9/11 -- St. Petersburg Times Special Report

Sunday, Sept. 1
  • Florida: Terror's launching pad
  • The 19 plotters and their day of terror
  • Remembering

    Monday, Sept. 2
  • When tragedy meets capitalism
  • '9/11 fatigue' is natural, mental health experts say

    Tuesday, Sept. 3
  • Coping as a kid
  • Eric Deggans: 9/11 documentary asks troubling questions about religion
  • Sept. 11 photograph exhibit opens

    Wednesday, Sept. 4
  • Millions in new funding don't guarantee security
  • Donations to local charities slow in months after attacks
  • Sept. 11 donations swamp charities
  • Bush to visit three attack sites on 9/11

    Thursday, Sept. 5
  • Attack anniversary is living history lesson
  • Trading fallback system improved
  • Future of site still beset by debate

    Friday, Sept. 6
  • Senate approves plan to allow armed pilots
  • Dream job becoming demoralizing
  • New plane doors would withstand gunfire
  • What ever happened to ... Those patriotic paint jobs?
  • The other 911
  • Consolidated for the cause

    Saturday, Sept. 7
  • In chaos, TIA tower controlled 9/11 skies
  • Congress, N.Y. reaffirm solidarity
  • Traveling can be nicer in rougher countries
  • For TIA workers, 'normal' not what it used to be
  • Airlines don't see relief over horizon
  • Terror only one blow to tourism
  • A year later, it's the home fires that burn brightly
  • Flying the flag

    Sunday, Sept. 8
  • 125 Cedar Street
  • The drama in Sarasota
  • Cautious, yes, but still traveling
  • As security increases, fervor fades
  • Rising risks
  • Finding lessons in rubble of tragedy
  • Public loss, private grief
  • Duty calls; he goes; they wait
  • Riled residents show true colors
  • Keeping her distance
  • Which way leads up?
  • For the record
  • 45 Questions
  • A lexicon of terror, post-9/11
  • Before attacks, this was the news
  • Other events on Sept. 11
  • Voice mail delivers, retains final words
  • Keeping us rolling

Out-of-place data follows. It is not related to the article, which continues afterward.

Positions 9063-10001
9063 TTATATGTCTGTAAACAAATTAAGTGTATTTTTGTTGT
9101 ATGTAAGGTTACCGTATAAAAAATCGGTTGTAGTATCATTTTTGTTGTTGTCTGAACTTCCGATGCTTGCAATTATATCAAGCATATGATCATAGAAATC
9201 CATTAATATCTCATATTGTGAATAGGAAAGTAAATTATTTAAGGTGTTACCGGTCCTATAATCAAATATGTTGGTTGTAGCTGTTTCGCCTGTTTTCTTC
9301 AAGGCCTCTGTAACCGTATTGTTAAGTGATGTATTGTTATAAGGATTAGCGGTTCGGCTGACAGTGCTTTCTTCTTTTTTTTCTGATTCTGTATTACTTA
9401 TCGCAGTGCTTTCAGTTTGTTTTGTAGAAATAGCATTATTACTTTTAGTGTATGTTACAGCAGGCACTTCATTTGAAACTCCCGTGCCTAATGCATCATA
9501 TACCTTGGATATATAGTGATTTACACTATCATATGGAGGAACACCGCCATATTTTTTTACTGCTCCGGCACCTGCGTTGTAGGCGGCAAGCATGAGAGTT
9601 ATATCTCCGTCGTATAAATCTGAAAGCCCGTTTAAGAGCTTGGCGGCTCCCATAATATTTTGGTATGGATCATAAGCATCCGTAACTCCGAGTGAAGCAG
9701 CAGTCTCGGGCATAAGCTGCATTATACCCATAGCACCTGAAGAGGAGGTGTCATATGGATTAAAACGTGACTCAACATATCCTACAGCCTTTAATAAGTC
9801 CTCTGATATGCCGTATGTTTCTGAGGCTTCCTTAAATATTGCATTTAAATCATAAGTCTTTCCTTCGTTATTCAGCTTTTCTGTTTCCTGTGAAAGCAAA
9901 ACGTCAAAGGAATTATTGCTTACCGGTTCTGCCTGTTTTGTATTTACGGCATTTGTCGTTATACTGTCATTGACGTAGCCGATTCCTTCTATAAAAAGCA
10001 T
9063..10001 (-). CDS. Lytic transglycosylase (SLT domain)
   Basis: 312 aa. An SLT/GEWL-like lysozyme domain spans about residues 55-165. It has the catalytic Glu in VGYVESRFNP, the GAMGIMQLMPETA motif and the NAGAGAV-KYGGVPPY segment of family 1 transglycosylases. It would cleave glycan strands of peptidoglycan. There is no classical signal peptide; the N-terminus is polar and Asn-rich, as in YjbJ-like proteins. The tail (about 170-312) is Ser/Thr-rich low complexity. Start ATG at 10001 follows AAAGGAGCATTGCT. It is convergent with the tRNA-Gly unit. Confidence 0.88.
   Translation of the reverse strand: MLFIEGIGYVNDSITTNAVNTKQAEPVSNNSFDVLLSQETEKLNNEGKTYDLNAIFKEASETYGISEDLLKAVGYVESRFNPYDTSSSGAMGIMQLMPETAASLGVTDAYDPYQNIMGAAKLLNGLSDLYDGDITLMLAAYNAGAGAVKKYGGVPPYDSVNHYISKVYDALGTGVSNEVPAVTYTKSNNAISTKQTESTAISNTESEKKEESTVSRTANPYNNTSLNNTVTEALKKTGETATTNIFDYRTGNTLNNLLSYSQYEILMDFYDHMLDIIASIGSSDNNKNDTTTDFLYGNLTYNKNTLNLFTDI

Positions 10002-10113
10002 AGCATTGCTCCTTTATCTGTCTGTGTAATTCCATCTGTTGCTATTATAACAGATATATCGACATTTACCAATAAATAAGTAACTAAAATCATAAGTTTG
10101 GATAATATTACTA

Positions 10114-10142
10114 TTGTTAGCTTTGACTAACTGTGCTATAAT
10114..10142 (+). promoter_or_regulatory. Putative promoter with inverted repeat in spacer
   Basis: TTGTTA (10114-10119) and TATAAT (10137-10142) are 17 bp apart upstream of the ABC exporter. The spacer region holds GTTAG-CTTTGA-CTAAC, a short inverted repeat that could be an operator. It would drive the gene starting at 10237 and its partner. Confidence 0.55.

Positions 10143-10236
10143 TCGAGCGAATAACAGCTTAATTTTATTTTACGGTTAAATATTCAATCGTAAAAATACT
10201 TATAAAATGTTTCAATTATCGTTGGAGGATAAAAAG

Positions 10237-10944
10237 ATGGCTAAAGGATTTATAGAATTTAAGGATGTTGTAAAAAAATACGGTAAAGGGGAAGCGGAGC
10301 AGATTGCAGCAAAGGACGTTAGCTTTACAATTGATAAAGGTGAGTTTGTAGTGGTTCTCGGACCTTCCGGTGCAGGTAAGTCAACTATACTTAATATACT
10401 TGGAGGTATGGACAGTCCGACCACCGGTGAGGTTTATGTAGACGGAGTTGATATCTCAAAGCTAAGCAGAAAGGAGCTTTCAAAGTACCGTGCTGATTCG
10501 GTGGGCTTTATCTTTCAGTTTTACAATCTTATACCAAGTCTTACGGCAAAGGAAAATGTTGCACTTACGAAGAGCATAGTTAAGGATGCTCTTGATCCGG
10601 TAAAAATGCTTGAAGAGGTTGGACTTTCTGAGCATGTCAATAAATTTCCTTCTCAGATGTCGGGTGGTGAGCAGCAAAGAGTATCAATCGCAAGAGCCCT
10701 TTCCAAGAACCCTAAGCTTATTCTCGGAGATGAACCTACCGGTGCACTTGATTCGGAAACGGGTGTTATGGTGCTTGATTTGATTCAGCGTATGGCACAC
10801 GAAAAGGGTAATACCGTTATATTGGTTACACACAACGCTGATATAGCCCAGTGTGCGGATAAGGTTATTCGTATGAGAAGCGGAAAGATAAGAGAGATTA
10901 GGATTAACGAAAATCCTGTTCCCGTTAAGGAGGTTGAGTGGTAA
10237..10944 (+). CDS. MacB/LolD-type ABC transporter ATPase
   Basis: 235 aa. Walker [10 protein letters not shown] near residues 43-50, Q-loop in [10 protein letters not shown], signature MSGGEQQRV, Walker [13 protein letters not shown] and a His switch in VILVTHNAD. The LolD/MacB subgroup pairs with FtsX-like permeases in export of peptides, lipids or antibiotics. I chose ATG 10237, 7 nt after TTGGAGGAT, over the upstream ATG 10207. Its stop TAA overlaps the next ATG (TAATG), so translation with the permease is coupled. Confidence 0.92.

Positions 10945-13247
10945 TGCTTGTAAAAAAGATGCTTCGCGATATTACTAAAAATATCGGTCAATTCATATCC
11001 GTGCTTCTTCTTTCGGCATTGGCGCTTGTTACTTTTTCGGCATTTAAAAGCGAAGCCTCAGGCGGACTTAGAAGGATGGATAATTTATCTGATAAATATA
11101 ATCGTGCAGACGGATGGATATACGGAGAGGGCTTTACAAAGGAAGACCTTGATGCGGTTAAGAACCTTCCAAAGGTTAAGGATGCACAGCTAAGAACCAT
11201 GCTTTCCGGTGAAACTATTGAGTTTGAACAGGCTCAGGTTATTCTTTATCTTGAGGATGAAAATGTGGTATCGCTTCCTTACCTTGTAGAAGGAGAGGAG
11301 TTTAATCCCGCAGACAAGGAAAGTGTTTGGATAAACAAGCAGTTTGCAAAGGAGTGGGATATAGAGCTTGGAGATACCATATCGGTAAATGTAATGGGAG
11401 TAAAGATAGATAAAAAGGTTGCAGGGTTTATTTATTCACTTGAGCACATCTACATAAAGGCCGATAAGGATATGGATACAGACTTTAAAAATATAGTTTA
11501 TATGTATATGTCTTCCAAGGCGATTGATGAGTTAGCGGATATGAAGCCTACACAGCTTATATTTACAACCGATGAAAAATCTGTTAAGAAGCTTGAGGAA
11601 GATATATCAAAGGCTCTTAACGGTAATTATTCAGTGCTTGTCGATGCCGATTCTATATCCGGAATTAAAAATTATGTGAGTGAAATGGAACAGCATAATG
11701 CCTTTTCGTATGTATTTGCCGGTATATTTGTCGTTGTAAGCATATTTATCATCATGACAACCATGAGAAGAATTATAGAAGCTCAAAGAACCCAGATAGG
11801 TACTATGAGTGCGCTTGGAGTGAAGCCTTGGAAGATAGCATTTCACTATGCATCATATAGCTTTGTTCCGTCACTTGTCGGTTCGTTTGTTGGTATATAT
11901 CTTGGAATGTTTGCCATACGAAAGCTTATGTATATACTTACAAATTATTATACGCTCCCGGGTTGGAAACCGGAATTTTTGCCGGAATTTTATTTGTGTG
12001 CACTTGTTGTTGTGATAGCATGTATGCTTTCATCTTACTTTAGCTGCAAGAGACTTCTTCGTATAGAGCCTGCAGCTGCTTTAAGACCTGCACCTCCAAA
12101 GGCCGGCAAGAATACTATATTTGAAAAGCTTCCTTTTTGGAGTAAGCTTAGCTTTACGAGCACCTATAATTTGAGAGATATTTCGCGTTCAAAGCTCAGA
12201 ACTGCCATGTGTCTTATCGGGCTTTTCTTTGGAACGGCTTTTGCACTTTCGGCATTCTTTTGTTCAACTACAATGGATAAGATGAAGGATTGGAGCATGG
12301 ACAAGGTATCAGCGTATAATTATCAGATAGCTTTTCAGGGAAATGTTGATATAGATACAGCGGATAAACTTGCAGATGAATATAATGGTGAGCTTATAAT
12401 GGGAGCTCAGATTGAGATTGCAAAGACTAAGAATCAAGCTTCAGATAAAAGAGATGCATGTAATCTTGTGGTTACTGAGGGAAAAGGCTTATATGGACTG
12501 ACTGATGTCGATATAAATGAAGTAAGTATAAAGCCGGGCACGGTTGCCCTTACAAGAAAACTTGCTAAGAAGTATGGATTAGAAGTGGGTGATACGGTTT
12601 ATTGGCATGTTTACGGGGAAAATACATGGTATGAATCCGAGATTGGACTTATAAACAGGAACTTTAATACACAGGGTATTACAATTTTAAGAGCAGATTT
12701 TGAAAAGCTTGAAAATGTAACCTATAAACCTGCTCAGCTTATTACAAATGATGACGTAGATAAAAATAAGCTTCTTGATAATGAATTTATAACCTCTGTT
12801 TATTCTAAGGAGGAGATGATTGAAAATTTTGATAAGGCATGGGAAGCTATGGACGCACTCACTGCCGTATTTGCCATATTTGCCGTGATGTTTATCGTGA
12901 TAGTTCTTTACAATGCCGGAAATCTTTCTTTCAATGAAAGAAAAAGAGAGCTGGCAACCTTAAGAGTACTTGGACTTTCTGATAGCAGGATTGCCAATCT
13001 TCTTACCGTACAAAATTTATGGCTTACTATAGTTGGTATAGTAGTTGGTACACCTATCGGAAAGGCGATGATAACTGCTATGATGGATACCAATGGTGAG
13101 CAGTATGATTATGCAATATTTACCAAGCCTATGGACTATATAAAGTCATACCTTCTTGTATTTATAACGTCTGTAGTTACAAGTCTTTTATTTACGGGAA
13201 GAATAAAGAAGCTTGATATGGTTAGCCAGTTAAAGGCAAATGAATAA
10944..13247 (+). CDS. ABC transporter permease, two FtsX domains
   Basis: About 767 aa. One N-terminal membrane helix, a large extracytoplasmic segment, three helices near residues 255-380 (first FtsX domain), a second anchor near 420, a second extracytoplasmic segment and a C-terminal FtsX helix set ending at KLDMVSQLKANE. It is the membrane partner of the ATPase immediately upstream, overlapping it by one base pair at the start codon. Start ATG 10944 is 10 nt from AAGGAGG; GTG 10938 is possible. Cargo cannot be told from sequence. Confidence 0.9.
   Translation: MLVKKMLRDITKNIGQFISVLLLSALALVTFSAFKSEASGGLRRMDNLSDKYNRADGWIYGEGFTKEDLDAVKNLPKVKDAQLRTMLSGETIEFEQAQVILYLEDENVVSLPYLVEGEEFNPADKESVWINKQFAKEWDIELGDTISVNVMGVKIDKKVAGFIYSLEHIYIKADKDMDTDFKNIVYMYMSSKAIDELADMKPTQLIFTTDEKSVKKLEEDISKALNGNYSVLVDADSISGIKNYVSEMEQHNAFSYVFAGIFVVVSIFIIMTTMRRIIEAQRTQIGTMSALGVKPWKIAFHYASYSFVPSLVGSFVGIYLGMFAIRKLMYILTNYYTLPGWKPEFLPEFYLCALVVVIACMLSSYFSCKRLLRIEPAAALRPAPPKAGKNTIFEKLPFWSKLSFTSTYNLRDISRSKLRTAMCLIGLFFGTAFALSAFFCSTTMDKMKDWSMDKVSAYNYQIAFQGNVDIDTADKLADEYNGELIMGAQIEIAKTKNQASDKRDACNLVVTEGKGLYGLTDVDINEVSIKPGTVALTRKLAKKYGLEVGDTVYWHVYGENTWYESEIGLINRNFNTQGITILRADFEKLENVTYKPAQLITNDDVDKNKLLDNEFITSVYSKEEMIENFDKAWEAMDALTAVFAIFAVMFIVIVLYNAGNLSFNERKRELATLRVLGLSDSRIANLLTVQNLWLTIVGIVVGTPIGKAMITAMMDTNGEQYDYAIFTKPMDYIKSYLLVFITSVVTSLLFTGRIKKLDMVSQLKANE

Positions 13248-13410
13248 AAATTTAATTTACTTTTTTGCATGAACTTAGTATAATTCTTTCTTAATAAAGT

• 9.11
  • How we'll view it

    Monday, Sept. 9
  • The residue of terror
  • Patriotism is more than emotion
  • What ever happened to . . .: Our religious fervor?
  • The nightmares return
  • Life has the right-of-way
  • Free to disagree
  • 'Time has not healed the pain'
  • Deputies to step up patrol for anniversary
  • Security upgrade since 9/11 slow, steady
  • Enthusiasm for PHCC's security classes dissipates
  • Teachers untangle Sept. 11 lessons
  • A bumpy year for business
  • The man who would have led Afghanistan
  • People who made the headlines

    Tuesday, Sept. 10
  • Multitude to gather to wave U.S. flags
  • Pictures evoke profound feelings
  • Attacks haven't boosted sales of cell phones
  • Schools discover ways to reflect on attacks
  • Flags still wave, but sales fall from peak
  • Three fathers lost
  • Telemarketers easing up on 9/11
  • Nuclear plant adds security layers to prevent terrorism
  • Cough, stress hinder emergency workers
  • Families of missing sit in limbo
  • Places of importance after the attacks

    Wednesday, Sept. 11
  • Remembrance and renewal
  • Flags Along the Bayshore: Tampa Remembers 9/11
  • Ways of remembering
  • A piece of paper . a blue and white truck
  • Is America ready for another attack?
  • Nation to honor victims in silence
  • Poll: Compassion remains
  • The war so far
  • Terror update
  • Attack on Iraq would test headquarters at MacDill
  • 09-11-01 Perspectives
  • Those who died in the attacks
  • Myriad rescue agencies trust their link won't fail
  • Photo gallery
  • (This Flash gallery requires the free Flash Player 5+.)

    Thursday, Sept. 12
  • Emotional service honors those who died selflessly
  • Elements of pride
  • Echo of 9/11 empties airport
  • A day full of tributes, flags and questions
  • Prayer, fellowship pull many through agonizing anniversary
  • Tributes great and small
  • Children in a changed world pause to reflect
  • Citrus recalls 9/11 with its heart
  • Marking the imponderable
  • Ministers assure that God was there that sorrowful day
  • Chime recalls a nation's losses